90 minutes of music, with contributions from Pitbull, Snoop Dogg and Stevie Wonder, makes me think that this a hodgepodge even before I hear it. Trace is best known for the ballad You’re Gonna Miss This, and also being quite mean to women, and also winning the All-Star Celebrity Apprentice.
His new, exhausting album begins with Where I Am Today, a Peach Pickers track that’s one of their thinkers, as Trace sings of ‘sacred ground’, ‘a goodnight kiss’ and ‘staring at the sunsets a little longer’. Luke Bryan or Blake Shelton probably had this, and many of the album’s tracks, on hold. Trace is in their vein, a country boy singing about life.
Similarly, Barry Dean and Brothers Osborne wrote The Way I Wanna Go, which mature performer Trace picked off the shelf. I would love to hear TJ duet with Trace, as their voices complement each other well. The brothers also wrote the fun Big from Trace’s 2020 EP Ain’t That Kind of Cowboy, which at six songs was too short. Here, the album is too long, and it’s a shame that there are eleven tracks after The Way I Wanna Go, which would make a closer for a tight collection. Perhaps you can Choose Your Own Trace Adkins Adventure if you cherrypick your favourites.
Country signifiers are plentiful on the ploddy rocker Cowboy Boots and Jeans. Jon Nite, Michael Hardy, Zach Crowell and Hunter Phelps churn out songs every day that namecheck Carolina and California like Somewhere In America, which Trace sings admirably. The Randy Montana co-write Jesus Was a Hippie is a meaningful conversation in a bar that Trace sells really well. Trace himself co-wrote It All Adds Up To Us, where ‘two soft hands and two that are rough’ are compared to other things which make a perfect pair.
There’s a lot of great imagery on Careful Girl, the kind of song the radio doesn’t play in 2021 but which has the hook ‘you’re gonna wind up in a song’. Empty Chair sounds like a classic and will appeal to men who have watched Trace at a US Overseas show. There’s plenty of pathos on You’re Mine, an old-fashioned country melody with a fine vocal performance and a lyric about letting the past be the past, and I Should Let You Go, which sounds like a Garth showstopper.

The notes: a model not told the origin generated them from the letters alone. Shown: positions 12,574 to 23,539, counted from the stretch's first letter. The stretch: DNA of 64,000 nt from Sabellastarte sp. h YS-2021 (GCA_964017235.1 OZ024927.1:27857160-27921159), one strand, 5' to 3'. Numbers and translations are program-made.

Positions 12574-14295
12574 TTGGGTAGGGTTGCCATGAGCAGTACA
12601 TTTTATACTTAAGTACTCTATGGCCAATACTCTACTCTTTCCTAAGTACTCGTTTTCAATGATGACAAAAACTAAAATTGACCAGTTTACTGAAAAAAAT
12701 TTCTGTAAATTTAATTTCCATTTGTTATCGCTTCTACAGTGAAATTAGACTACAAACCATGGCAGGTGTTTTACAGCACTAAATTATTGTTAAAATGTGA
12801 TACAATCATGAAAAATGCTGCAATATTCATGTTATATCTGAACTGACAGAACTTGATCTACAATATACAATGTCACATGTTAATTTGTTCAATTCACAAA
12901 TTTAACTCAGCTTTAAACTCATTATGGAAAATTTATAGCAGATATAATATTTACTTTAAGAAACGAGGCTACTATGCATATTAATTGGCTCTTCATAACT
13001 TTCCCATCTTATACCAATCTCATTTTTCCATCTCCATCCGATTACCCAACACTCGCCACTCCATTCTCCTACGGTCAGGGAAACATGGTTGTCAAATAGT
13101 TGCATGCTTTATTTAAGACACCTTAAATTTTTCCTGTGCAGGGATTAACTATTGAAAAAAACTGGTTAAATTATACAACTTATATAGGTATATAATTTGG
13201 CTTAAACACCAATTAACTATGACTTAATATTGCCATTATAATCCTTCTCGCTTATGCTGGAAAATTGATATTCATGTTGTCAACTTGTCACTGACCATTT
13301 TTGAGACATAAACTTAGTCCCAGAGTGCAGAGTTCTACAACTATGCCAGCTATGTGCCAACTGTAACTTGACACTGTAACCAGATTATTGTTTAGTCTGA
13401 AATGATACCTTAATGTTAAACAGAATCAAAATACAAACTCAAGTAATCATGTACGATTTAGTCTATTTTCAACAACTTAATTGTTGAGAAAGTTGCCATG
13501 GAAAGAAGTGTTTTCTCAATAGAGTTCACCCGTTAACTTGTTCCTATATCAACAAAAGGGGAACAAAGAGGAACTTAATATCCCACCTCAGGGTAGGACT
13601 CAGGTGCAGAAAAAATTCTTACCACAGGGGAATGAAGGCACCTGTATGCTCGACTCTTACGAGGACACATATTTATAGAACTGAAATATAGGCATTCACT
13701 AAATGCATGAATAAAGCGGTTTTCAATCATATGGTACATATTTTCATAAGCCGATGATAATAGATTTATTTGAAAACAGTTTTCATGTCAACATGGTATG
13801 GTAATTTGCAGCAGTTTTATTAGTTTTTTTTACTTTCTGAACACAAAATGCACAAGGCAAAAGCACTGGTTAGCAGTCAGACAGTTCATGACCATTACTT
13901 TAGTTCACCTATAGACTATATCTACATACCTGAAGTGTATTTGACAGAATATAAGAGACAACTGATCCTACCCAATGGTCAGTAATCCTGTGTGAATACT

Love and stuff is also represented on the album by Heartbreak Song, where Trace keeps turning the dial to find a song ‘to share my pain’; Finding My Groove, a middle of the dirt road ballad with soft acoustic guitar and a rhyme ‘needle on vinyl/rescue-me revival’; Live It Lonely (‘if I lost my one and only’); Cowboy Up, a neat song where Trace pinches himself at how lucky he is to have his belle; and Honey Child (‘I’m gonna love you old school’), which uses the backing vocalists expertly.
A collaboration between Paul Overstreet, Kendall Marvell and Dan Auerbach led to Cadillac’n, a charming driving song where ‘baby’s on my right, wind in her hair’. Alt-rock pinup Melissa Etheridge duets on the power ballad Love Walks Through The Rain, a song co-written by Marla Cannon-Goodman with orchestral flourishes. Memory To Memphis features a harmonica solo from Stevie Wonder and bluesy wailing from Keb Mo, while Trace tells about his trip across America to get an ex out of his mind.
It’s a Good Thing I Don’t Drink has Trace pleading his own defence on ‘a harmless joke’ between three friends. It includes the word ‘fornicators’ in the chorus, which is a very Trace Adkins word. Like Toby Keith, he’s the kind of guy (at least in her persona) who doesn’t take any prisoners. Another standout track, which first appeared on a 2011 album, is If I Was a Woman (‘I’d love a man like me!’), where Trace and his great mate Blake Shelton trade quips over a sort of honkytonk Buble sound.
Got It Down was gifted to him by Craig Wiseman. Trace is ‘still hanging tough for another round’, chuckling to himself before a verse dedicated to his ‘baby’ and the arguments they have. Like Toby, Trace’s voice is full of character and I wish some of the contemporary voices had even HALF as much. I love the ad libs at the end of the song too, as Trace demands ‘a big old country-and-western ending…not exactly what I had in mind’. The album closer Welcome To is another Wiseman co-write (perhaps rejected by Blake?) which frames a visit to a small town as ‘between the Welcome To and the Y’All Come Back’.
I wonder if Snoop Dogg has heard of Hank Williams and George Jones, who are both namechecked on the duet So Do The Neighbors, which may well use the same backing track as Where My Country Girls At, the dopey tune with Pitbull and Luke Bryan collecting a big cheque for doing not very much. Similarly silly is Low Note, where Trace advises the listener to tell their boss to shove it and ‘leave ‘em on a low note’, matching the lyric with his deep vocal tones.
No Trace Adkins fan will complain about hearing 25 tunes. Morgan Wallen has spent most of this year enjoying the fruits of his 30-track album, while Jason Aldean is preparing a hybrid 30-track set with 20 originals and 10 live versions of his hits. The future is music, and lots of it, and Trace is in on the act too. He’s got plenty of gigs lined up in 2022. I wish he’d find time to come to the UK!